Embedded in the confirmation of mid-engine C8 Corvette, Chevrolet announced that C7 production will cease summer 2019. Whether or not the front-engine C7 will be sold alongside the mid-engine C8 has been a question mark for Corvette enthusiasts, but the announcement of the sale of the last C7 confirms the end of an era.
Now that standard is changing, the C8 is a revolution for the Corvette nameplate, and with the change comes a split from the Corvette community. Initial speculation penned the C7 to be sold alongside the new C8, but with Chevrolet’s announcement that the final C7, a black 2019 Z06, will be auctioned at Barrett Jackson’s Northeast sale on June 28. GM has not indicated if the Z06 will be a coupe or convertible, or if it will have an automatic or manual transmission.
The sale will benefit the Stephen Siller Tunnel to Towers Foundation, which builds mortgage-free, accessible smart homes for the most catastrophically injured service members and helps pay off mortgages held by families of first responders killed in the line of duty.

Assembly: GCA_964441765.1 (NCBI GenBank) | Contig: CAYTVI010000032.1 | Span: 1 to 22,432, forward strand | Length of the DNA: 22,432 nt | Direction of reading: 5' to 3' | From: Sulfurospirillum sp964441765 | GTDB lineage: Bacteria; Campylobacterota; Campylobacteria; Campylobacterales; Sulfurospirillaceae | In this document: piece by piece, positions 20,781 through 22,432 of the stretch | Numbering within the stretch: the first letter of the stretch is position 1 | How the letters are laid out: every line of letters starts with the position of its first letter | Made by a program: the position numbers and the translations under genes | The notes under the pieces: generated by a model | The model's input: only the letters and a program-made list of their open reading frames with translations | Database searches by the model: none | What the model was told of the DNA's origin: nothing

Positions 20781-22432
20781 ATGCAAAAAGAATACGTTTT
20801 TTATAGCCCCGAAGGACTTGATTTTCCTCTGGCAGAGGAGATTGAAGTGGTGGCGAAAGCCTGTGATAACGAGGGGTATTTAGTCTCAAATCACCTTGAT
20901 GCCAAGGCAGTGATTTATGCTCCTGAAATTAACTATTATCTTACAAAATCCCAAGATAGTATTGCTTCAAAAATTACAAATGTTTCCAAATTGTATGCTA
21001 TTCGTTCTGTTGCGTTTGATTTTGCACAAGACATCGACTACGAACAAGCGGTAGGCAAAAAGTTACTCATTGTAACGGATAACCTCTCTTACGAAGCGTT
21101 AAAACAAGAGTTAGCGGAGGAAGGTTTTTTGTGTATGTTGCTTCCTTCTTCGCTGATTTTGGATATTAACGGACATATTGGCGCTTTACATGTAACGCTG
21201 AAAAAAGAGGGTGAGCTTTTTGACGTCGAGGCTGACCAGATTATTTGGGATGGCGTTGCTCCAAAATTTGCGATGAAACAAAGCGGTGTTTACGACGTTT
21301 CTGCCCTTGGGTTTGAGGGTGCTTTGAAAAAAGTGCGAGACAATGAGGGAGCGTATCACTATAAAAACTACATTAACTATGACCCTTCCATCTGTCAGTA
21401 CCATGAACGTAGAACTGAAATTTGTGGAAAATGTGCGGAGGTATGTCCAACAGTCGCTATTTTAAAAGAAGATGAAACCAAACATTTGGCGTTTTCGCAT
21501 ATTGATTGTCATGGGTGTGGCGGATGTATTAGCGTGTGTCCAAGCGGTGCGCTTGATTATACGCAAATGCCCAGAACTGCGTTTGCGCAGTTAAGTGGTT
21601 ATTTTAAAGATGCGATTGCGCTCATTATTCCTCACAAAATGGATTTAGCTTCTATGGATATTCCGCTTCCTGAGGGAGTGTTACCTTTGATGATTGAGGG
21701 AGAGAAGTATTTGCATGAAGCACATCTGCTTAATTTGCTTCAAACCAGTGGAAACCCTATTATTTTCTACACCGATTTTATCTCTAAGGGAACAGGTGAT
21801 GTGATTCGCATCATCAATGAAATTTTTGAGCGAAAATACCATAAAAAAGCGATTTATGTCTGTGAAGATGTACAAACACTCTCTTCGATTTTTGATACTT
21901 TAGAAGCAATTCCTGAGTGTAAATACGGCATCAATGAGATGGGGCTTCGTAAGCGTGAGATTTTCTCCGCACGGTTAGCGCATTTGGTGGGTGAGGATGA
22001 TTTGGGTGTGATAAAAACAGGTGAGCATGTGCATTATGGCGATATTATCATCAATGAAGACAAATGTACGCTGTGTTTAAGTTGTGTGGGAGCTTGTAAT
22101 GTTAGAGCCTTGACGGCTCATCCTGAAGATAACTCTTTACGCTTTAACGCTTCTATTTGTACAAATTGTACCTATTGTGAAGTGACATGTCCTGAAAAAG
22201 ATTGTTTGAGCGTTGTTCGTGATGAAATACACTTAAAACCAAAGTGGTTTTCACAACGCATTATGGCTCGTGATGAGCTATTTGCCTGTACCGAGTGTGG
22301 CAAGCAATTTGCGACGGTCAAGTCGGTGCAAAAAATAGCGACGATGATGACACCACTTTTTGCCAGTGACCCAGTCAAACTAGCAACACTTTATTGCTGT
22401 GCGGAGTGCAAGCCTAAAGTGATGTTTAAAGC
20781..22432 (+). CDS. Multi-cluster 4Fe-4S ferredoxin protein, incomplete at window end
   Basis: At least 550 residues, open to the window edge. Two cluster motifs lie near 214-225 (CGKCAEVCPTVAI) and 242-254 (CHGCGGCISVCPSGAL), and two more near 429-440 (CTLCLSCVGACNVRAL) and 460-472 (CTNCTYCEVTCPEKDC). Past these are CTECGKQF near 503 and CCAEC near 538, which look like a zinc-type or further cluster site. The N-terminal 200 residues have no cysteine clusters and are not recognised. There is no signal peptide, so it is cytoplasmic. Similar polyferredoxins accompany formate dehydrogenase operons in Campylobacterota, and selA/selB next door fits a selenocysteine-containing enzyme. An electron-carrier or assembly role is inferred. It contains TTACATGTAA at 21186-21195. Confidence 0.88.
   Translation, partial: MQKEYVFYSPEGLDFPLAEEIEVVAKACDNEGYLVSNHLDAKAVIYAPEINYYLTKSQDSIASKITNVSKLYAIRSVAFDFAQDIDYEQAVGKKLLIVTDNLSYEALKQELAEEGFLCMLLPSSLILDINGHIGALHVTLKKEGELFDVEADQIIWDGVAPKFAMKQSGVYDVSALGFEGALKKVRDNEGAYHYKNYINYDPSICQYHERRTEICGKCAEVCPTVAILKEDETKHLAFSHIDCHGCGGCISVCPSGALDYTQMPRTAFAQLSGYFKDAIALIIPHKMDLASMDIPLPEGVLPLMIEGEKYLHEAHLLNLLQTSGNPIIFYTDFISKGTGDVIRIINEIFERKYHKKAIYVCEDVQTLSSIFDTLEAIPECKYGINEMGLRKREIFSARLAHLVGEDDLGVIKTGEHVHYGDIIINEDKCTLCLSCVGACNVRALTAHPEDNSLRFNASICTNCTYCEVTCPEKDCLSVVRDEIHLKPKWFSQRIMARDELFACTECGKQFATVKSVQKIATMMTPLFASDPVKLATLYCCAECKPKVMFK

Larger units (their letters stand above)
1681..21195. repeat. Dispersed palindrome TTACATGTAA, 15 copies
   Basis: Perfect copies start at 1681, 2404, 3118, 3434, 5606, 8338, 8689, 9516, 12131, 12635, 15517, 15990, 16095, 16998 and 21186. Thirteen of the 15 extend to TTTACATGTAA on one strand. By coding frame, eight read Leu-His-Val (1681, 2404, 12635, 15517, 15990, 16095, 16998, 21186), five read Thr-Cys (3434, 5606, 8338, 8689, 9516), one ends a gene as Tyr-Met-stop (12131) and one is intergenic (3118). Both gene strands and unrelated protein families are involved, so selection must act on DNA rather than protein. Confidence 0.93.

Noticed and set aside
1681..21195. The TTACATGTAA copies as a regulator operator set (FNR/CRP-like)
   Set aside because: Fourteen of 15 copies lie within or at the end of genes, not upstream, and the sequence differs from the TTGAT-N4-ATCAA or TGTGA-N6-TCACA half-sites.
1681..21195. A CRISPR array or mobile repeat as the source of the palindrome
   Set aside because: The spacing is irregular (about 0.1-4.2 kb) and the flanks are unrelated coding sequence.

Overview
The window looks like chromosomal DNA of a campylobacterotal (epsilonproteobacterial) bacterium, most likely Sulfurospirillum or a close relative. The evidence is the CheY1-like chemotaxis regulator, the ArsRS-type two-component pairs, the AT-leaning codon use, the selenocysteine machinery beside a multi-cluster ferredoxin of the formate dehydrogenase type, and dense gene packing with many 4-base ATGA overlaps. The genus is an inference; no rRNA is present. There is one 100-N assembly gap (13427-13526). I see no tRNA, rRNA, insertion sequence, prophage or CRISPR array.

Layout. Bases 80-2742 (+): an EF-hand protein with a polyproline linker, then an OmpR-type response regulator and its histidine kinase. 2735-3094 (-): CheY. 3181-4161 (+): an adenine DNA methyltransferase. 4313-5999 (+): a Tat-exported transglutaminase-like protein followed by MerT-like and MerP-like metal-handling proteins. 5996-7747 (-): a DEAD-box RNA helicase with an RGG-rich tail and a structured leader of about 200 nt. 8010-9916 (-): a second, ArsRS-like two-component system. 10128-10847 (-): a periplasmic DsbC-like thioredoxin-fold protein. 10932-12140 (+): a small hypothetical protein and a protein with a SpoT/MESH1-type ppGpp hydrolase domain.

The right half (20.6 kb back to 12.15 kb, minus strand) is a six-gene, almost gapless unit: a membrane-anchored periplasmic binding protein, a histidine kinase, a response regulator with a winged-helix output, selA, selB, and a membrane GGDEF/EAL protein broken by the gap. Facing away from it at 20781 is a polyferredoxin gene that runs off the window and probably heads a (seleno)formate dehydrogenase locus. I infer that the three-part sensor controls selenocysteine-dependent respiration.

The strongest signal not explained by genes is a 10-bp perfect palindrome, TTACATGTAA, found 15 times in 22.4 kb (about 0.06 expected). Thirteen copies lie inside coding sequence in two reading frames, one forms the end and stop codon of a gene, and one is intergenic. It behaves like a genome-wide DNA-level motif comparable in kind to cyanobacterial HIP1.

The Corvette has been front-engine since its introduction in 1953. The model did not gain its performance reputation until the new-for-1955 small-block V-8, which set the standard for the the American sports car in many hearts and minds.
This confirmation of the last C7 means moving forward the Corvette community loses two things that many consider part of the character of Corvette—a manual transmission and front-engine layout. (We expect the sole transmission choice at launch will be a seven-speed dual-clutch automatic, with no row-your-own gearbox on the horizon.) Chevrolet and Corvette continue to bum-rush the summit of the performance car heap, but how much of its heritage is it willing to give up to get there?